Trump should end the Federal Reserve to save American jobs

President Donald Trump has blamed countries overseas for, “Stealing our jobs,” but in reality, it’s inflation caused by the Federal Reserve that has been causing the loss of American jobs. Ever since the Federal Reserve began printing money on a massive scale in the 1970s, the American economy has suffered the effects of inflation. This caused American wages to rise, which led to companies moving their jobs overseas to find cheaper labor. Americans upset about losing their jobs will probably find no relief from President Trump, who recently said he would increase spending on a massive scale for infrastructure and the military. Presumably, these increases would be paid for by printing even more money, which would lead to more inflation, and perhaps even more outsourcing. Although Donald Trump gave lip service to auditing the Federal Reserve during the campaign, he has made little mention of the FED since taking office. But the ability to print money will likely be too tempting for President Trump to pass up, as it has been for almost all American presidents. Instead, President Trump has embarked on clueless protectionist policies like tariffs, trade wars and publicly singling out companies to keep American jobs in the country. These “solutions” will only make the pain worse for American families, who will pay the higher prices. America is not the only nation to inflate it’s money supply, but the effect of the higher prices for wages has led to a mass migration of jobs out of the country, to countries where wages and costs of doing business are lower. Of course, the Federal Reserve is not the sole reason that jobs are leaving America, but it is one of many. In addition to monetary inflation, there are the costs of state and federal taxes and regulations that cause employers to flee the US. If President Trump really wanted to bring …

Reflections on Kazakhstan: Ideas & Performance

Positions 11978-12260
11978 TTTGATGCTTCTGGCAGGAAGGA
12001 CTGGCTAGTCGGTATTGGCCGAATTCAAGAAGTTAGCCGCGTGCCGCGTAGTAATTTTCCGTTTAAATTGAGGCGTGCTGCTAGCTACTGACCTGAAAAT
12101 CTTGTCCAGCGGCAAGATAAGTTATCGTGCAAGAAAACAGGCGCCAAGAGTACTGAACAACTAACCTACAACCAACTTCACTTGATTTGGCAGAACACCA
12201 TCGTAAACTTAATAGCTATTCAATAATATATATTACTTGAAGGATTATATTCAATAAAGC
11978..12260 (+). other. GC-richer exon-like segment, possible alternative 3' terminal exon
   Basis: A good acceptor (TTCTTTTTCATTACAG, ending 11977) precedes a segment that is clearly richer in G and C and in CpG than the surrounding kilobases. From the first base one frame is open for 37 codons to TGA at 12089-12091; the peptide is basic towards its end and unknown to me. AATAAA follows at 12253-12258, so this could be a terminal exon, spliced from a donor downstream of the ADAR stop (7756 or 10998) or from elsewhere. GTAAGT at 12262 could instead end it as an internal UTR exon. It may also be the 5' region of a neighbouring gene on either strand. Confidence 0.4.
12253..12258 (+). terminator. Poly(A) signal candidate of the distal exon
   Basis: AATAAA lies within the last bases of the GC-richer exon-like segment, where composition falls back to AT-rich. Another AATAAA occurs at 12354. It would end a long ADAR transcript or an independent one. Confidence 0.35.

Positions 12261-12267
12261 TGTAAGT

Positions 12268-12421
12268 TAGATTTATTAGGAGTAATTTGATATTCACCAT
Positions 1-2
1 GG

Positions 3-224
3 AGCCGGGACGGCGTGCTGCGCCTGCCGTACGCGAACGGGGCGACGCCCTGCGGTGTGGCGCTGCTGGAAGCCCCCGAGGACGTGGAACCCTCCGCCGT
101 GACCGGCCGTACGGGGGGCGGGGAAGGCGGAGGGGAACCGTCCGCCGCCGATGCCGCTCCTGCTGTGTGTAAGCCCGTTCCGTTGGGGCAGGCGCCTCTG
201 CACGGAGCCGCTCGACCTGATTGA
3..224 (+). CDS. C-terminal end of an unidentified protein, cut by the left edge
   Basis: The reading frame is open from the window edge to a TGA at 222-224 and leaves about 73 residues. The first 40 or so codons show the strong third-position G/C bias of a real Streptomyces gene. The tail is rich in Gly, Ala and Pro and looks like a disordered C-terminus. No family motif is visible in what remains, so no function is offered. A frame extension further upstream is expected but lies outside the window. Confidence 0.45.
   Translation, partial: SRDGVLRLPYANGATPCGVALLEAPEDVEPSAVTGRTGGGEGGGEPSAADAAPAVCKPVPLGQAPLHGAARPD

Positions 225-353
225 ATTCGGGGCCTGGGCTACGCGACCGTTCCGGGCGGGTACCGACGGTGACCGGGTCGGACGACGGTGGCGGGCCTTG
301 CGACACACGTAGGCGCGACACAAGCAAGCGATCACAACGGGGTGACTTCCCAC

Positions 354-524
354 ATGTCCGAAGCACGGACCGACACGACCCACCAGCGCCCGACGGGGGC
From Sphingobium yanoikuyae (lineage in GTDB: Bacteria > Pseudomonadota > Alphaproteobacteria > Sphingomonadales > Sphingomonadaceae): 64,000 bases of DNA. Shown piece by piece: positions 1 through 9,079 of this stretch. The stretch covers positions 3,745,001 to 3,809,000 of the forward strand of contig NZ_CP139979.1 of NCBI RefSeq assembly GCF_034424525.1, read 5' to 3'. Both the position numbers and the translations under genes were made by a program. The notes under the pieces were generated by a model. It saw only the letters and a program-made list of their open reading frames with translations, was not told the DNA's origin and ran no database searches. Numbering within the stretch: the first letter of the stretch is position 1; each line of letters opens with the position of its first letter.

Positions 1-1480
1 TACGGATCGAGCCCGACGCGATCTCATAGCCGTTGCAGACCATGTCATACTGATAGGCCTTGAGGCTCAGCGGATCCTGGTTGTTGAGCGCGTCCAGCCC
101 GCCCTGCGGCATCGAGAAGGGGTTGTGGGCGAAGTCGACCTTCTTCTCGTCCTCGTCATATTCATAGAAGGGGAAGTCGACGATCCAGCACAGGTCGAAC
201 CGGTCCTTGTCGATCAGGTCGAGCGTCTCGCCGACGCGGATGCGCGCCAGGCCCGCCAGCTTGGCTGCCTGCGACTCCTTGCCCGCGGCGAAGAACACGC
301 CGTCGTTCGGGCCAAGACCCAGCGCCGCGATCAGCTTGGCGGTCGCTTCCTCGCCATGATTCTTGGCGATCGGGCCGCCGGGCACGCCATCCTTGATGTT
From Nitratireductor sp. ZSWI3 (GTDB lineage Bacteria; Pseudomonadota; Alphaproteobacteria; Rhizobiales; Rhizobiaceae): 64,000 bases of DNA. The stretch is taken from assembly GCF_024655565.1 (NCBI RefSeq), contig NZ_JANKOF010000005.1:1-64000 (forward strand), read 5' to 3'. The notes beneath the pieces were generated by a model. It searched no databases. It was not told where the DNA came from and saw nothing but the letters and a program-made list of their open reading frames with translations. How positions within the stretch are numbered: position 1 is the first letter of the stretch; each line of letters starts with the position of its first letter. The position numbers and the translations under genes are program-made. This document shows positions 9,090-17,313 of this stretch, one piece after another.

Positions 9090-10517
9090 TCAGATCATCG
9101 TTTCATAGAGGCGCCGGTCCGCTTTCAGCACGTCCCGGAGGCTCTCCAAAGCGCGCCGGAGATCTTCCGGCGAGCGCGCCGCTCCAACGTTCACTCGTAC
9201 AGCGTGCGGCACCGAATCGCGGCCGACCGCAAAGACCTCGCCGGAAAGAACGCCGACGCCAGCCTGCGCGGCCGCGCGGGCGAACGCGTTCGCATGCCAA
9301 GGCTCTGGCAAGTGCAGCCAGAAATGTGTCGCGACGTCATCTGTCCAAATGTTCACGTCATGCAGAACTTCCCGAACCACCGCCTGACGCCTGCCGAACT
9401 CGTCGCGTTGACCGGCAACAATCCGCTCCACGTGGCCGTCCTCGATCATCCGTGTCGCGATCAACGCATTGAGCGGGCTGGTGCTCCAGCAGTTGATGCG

I’ve traveled a lot, but never to such an exotic destination as Kazakhstan. The country and the people are a mix of everything Asia—Russian, Mongolian, Turkish, Indian, modern, prosperous, intellectual, traditional, proud, friendly, and aware. I landed on the vast steppes of Astana, the amazingly glamorous new capitol fueled by vast new oil riches of the Caspian Sea. And departed from Almaty, the old capitol nestled at the foot of spectacular snow-capped peaks that skirt the ancient Silk Road. Through the auspices of Pavel Kotyshev, Executive Director of the Institute for Development and Economic Affairs (IDEA), and the Entrepreneurship Development Fund (DAMU), I was fortunate to have been invited to join 10,000 other participants at the Astana Economic Forum & the UN World Anti-Crisis Conference. It was truly a gala affair. I am grateful to Aigerim Zhumadilova, Galiya Zholdybayeva, and all wonderful folks at DAMU for their extraordinary hospitality. If you are looking for a man of action to promote entrepreneurship and the ideals of liberty in Central Asia, Pavel Koktyshev is the star. Pavel is efficient and capable, he is a superior intellect, and he is good friends with everyone. At every turn, there were people and projects familiar to him. Why such global events in Central Asia? I think the preeminent purpose was to showcase the strategic prominence of Kazakh oil and the leadership of President (for life), Nursultan Nazarbayev (above left). On a tour of a local park I found this quote from the national constitution: “The Republic of Kazakhstan proclaims itself a democratic, secular, legal and social state whose highest values are an individual, his life, rights and freedoms.” This was surely music to a libertarian’s ears. Yet, one could wonder if this was a reference in practice to the natural rights of all—or to one individual …